Please Note: This article is written for users of the following Microsoft Excel versions: 2007, 2010, 2013, and 2016. If you are using an earlier version (Excel 2003 or earlier), this tip may not work for you. For a version of this tip written specifically for earlier versions of Excel, click here: Creating a String in a Macro.

Creating a String in a Macro

by Allen Wyatt
(last updated April 28, 2018)

What do you do if you need a string of 80 equal signs or 25 spaces in your macro? Use the String function. This function is used to create strings of repeating characters. Consider the following examples:

sNew1 = String(25, 32)
sNew2 = String(25, " ")
sNew3 = String(80, "=")
sNew4 = String(20, "=*")

The first and second lines are functionally the same; they both produce a line of 25 spaces. In the first example, the ANSI value of 32 is used, which is the character code for a space. In the third line, sNew3 will be equal to 80 equal signs.

The fourth line produces a 20-character string of equal signs. This can be a bit frustrating to programmers familiar with other implementations of BASIC, as to them the last example should create a 40-character string of alternating equal signs and asterisks. (Under older versions of BASIC, the String function concatenates whatever you designate, so one could expect this to create a 40-character string made up of 20 iterations of "=*". Not so; VBA does not implement the String function as is done in other BASICs.)

Note:

If you would like to know how to use the macros described on this page (or on any other page on the ExcelTips sites), I've prepared a special page that includes helpful information. Click here to open that special page in a new browser tab.

ExcelTips is your source for cost-effective Microsoft Excel training. This tip (7801) applies to Microsoft Excel 2007, 2010, 2013, and 2016. You can find a version of this tip for the older menu interface of Excel here: Creating a String in a Macro.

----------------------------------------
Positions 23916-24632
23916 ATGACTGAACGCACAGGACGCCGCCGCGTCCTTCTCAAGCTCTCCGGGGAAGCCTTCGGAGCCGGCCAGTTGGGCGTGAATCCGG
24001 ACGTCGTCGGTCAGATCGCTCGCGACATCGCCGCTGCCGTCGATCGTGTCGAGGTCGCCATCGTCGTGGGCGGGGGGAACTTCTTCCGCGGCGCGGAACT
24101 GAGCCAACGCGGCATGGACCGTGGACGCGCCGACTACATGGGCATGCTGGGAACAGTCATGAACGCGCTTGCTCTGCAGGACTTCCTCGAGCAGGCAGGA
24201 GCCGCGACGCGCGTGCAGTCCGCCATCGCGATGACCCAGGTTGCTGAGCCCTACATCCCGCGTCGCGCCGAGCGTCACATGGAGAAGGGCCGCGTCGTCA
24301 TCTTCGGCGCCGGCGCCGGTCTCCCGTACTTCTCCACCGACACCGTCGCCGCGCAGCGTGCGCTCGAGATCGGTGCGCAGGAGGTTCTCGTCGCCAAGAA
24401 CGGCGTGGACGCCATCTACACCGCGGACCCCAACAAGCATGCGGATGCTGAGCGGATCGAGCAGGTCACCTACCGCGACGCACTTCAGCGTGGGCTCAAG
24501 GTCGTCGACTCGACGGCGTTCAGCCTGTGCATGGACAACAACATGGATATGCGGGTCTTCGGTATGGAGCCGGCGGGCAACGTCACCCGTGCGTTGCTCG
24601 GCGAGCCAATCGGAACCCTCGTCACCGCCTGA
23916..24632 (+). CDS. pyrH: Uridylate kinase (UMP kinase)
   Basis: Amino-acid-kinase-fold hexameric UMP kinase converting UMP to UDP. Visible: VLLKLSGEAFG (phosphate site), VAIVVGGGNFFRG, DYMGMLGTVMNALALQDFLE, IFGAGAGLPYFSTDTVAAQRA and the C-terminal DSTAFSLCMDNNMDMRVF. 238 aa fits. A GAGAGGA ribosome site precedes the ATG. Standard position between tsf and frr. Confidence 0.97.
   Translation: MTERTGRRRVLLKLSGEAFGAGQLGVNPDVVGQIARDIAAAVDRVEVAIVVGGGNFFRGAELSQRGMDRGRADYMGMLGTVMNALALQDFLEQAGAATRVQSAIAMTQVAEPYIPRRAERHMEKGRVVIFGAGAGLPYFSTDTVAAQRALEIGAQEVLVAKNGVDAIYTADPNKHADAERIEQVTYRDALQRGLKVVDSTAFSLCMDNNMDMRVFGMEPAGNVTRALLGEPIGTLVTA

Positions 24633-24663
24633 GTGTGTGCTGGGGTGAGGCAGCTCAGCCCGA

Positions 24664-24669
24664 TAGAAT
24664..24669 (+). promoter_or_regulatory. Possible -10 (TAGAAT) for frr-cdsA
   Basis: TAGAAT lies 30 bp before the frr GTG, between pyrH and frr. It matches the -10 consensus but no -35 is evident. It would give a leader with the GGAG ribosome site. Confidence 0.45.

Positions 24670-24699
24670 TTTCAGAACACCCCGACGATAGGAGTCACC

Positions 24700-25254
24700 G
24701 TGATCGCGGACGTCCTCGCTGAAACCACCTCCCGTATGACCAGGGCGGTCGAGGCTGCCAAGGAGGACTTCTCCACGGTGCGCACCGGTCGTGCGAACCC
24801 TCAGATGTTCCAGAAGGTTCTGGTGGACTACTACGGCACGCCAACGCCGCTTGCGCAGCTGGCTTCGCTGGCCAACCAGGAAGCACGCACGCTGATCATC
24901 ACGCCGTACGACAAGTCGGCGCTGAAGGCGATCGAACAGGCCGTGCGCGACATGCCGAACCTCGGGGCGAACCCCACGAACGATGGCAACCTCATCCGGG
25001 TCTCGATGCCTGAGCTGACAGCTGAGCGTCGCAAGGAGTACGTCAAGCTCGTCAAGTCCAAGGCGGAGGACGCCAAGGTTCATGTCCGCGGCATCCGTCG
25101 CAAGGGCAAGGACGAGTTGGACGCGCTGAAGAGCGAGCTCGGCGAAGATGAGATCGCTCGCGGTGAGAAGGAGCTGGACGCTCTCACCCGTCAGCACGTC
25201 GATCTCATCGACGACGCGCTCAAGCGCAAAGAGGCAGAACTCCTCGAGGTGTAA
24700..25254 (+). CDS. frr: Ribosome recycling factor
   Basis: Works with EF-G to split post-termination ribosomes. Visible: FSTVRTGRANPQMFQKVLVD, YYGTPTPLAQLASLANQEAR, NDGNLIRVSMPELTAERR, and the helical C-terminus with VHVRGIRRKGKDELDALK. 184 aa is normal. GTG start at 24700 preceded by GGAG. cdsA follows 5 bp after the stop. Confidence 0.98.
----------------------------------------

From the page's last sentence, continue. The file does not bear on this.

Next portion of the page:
Author Bio

Allen Wyatt

With more than 50 non-fiction books and numerous magazine articles to his credit, Allen Wyatt is an internationally recognized author. He is president of Sharon Parq Associates, a computer and publishing services company. ...

MORE FROM ALLEN

Inserting a Non-Breaking Hyphen

Non-breaking hyphens can come in helpful for some types of writing. They force the words (or characters) on both sides of ...

Discover More

Deleting Dates within Text Strings

Finding and replace dates contained within other text in a cell can be a bit tricky. This tip looks at some approaches to ...

Discover More

Leap Years and Fiscal Periods

Need to figure out when a fiscal year ends when that period does not correspond to the calendar year? Here are some ways ...

Discover More

Solve Real Business Problems Master business modeling and analysis techniques with Excel and transform data into bottom-line results. This hands-on, scenario-focused guide shows you how to use the latest Excel tools to integrate data from multiple tables. Check out Microsoft Excel 2013 Data Analysis and Business Modeling today!

More ExcelTips (ribbon)

Running a Macro in a Number of Workbooks

Got a macro that you need to run on each of a number of workbooks? Excel provides a number of ways to go about this task, ...

Discover More

Clearing the Undo Stack in a Macro

Excel keeps track of the actions you take so that you can undo those actions if any are taken in error. You may want to ...

Discover More

Determining How Many Windows are Open

Does your macro need to know how many windows Excel has open? You can determine it by using the Count property of the ...

Discover More
Subscribe

FREE SERVICE: Get tips like this every week in ExcelTips, a free productivity newsletter. Enter your address and click "Subscribe."

View most recent newsletter.

Comments

If you would like to add an image to your comment (not an avatar, but an image to help in making the point of your comment), include the characters [{fig}] in your comment text. You’ll be prompted to upload your image when you submit the comment. Maximum image size is 6Mpixels. Images larger than 600px wide or 1000px tall will be reduced. Up to three images may be included in a comment. All images are subject to review. Commenting privileges may be curtailed if inappropriate images are posted.

What is three minus 3?

There are currently no comments for this tip. (Be the first to leave your comment—just use the simple form above!)


This Site

Got a version of Excel that uses the ribbon interface (Excel 2007 or later)? This site is for you! If you use an earlier version of Excel, visit our ExcelTips site focusing on the menu interface.

Newest Tips
Subscribe

FREE SERVICE: Get tips like this every week in ExcelTips, a free productivity newsletter. Enter your address and click "Subscribe."

(Your e-mail address is not shared with anyone, ever.)

View the most recent newsletter.